Boy, this sure isn’t the post I thought I’d be writing. I didn’t think it would be September before I wrote it and I didn’t realize it would be this hard to write. This is the toughest one, because it’s a different kind of trauma than I’ve ever experienced.
But here we are. My first chemo treatment for colon cancer was August 15. It was a nice Tuesday morning, and the facility is lovely. The infusion suite (where they do the chemo) is on the top floor with tall windows on each side of the building.
Chemo went smoothly; in fact it was pretty pleasant. Jim and I went to lunch afterward and I went home a got a little laundry done. They sent me home with a pump attached that had some extra medicine that had to be dosed over two days.
I woke up in the middle of the night violently nauseated. I mean every 30 minutes. This is the not-pleasant part of chemo, I thought. The night was horrible, into Wednesday and all that night as well. Wow, I see what these folks have been talking about. This is nasty.
Finally on Thursday, it was time to go back to the Cancer Center and get the pump detached. Maybe if this medicine stops, the nausea will stop. They gave me as much nausea medicine as they could and when it didn’t help, the oncologist came out and said he was going to send me to the ER.
Maybe they have better nausea meds over there.
So the nurse wheeled me over to the ER and they started working on me. The first thing they did was hook me up to an EKG, which I figured was pretty routine. Until it wasn’t.
You’re having a heart attack, Mrs. Sanders.
What? I don’t have heart problems. I can’t be having a heart attack. Apparently it’s a very rare side effect of one of the chemo drugs they gave me. Lucky me.
Everything that happens after the words heart attack in a hospital is fast. All of a sudden they were taking my clothes off (ugh) and attaching a zillion wires to me. Once the heart catheterization lab was ready, my bed was surrounded with people in scrubs and they were running. It’s just like on TV, where they are running and pushing the bed, and just as scary. The ceiling flies by so quickly.
I don’t remember much else. I woke up in ICU, still nauseated. Also, after you have a heart cath, you have to like flat on your back for 12 hours, and you cannot move your right leg. The thing is, if you tell me I can’t move my right leg, it’s all I want to do. That part was absolute hell. Also, being nauseated while lying flat on your back has its own special set of complications, the description of which I’ll spare you all.
I passed those agonizing hours by mentally taking myself somewhere else. This is going to sound strange, but I’d visualize myself in New York City in Central Park, wandering around (and moving my right leg) and taking pictures. I may also have run into Art Garfunkel a time or two. Other times I’d be in my childhood bedroom, recalling all the times I rearranged the room and deciding which was my favorite. There were walks on the beach, sunsets, lots of floating on Greers Ferry Lake, and quite a bit of pool time. I’m grateful for my active imagination and creative, oft-wandering mind. It served me well in those hours.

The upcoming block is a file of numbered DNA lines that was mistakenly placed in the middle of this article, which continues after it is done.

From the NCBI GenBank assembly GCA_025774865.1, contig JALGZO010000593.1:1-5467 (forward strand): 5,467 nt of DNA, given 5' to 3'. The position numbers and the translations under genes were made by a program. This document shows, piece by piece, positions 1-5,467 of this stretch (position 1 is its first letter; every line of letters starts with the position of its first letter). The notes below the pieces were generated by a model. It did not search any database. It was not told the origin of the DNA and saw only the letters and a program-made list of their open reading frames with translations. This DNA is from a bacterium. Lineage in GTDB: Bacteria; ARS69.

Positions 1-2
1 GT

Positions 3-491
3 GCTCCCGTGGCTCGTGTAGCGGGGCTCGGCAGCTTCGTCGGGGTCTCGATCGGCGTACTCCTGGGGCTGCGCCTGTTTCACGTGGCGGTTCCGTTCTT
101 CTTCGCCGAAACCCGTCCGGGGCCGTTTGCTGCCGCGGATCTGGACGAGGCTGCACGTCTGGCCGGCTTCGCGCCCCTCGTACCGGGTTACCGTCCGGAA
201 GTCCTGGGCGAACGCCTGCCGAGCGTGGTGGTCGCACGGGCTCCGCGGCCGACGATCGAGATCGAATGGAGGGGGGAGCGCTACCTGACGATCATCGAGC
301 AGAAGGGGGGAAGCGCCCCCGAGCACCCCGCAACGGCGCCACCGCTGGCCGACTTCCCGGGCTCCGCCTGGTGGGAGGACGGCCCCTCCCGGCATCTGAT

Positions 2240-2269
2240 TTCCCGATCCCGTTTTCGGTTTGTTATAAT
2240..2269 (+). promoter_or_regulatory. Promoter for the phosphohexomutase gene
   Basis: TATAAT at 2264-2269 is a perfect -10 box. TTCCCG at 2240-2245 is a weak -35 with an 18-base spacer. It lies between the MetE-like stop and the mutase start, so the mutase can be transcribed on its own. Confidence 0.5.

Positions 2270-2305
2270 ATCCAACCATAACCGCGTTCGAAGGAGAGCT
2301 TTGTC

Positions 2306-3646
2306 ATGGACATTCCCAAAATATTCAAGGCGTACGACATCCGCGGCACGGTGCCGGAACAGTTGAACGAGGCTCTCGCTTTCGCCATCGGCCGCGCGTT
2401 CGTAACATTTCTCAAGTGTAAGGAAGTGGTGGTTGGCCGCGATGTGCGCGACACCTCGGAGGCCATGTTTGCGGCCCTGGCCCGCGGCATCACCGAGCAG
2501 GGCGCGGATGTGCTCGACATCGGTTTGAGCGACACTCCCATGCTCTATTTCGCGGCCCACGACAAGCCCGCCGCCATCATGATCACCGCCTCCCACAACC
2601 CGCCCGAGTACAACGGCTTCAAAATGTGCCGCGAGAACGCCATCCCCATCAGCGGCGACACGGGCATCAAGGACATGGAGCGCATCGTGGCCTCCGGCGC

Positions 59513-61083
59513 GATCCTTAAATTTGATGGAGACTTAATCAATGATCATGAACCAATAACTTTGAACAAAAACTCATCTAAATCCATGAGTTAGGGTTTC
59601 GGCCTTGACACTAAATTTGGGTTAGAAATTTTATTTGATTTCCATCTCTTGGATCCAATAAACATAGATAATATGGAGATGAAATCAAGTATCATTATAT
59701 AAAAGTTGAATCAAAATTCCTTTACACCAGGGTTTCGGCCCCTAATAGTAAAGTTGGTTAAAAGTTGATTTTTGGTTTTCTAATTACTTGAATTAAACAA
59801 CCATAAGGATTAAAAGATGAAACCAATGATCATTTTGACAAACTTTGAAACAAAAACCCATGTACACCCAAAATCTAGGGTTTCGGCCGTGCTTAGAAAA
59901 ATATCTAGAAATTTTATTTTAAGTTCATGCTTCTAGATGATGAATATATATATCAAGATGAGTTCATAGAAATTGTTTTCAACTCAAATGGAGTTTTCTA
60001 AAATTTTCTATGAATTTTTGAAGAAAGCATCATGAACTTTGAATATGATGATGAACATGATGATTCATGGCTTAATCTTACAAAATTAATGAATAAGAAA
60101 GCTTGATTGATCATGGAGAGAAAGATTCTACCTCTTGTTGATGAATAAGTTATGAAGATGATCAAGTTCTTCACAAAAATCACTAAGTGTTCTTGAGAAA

Our local hospital’s ICU is really nice; just not for the patient. The room is dark and there’s only a tiny window next to the sleeping alcove, a nice little spot where both Jim and Sara Ann spent nights. You really cannot see the window from the bed, which I think is a serious design flaw, but I’m sure there’s a medical reason for it I don’t understand.
When I finally got to move to a regular room, I was thrilled that I could see the window and that there were things out there. It’s reassuring to see that there’s a world outside and to think about the fact that eventually I’ll be out there again. I became obsessed with the view out my window, which was basically the driveway that leads to the Emergency Room entrance. I saw people standing in the grass in the middle of the night and wondered why they were there all night long and thought about how anxious they must be about loved ones in the ER. Only to find when the sun rose that they weren’t people at all, but metal utility posts.
That’s how weird the mind can be. Watching (what I thought were) people standing outside the Emergency Room all night.
I never realized how important windows are to me until I was in ICU for three days without one. Windows gave me something of interest to look at and they connected me to the outside world. Maybe I was making up for missing the view from my office, which is our beautiful patio. For whatever reason, the window, even with its boring view, was important to me in those few days.
A couple of evenings, Jim and I watched the sunset from my room. I made him take pictures and I’m so glad I did. We’ve always loved a sunset, but these sunsets I treasured.
I think for me the windows meant hope. Hope that I would get to go home at some point, that my life will improve and I will be happy and joyful again. Never again will I take a window for granted.
Right now I’m focused on cardiac rehab and getting my heart stronger. I’ll think about chemo again when I’m ready — colon cancer is slow growing, and my labs indicated a positive prognosis, so there’s little urgency.
Today was the first day of rehab, and I did 6 minutes on the treadmill and 10 minutes on the recumbent bike. I’ll go three times a week for four weeks. I’ve chosen finishing rehab as my time to return to Jim’s and my Thursday evenings out, so I’ve got something to look forward to.
I have a long road, but I have hope, and I have a positive prognosis. Life is good.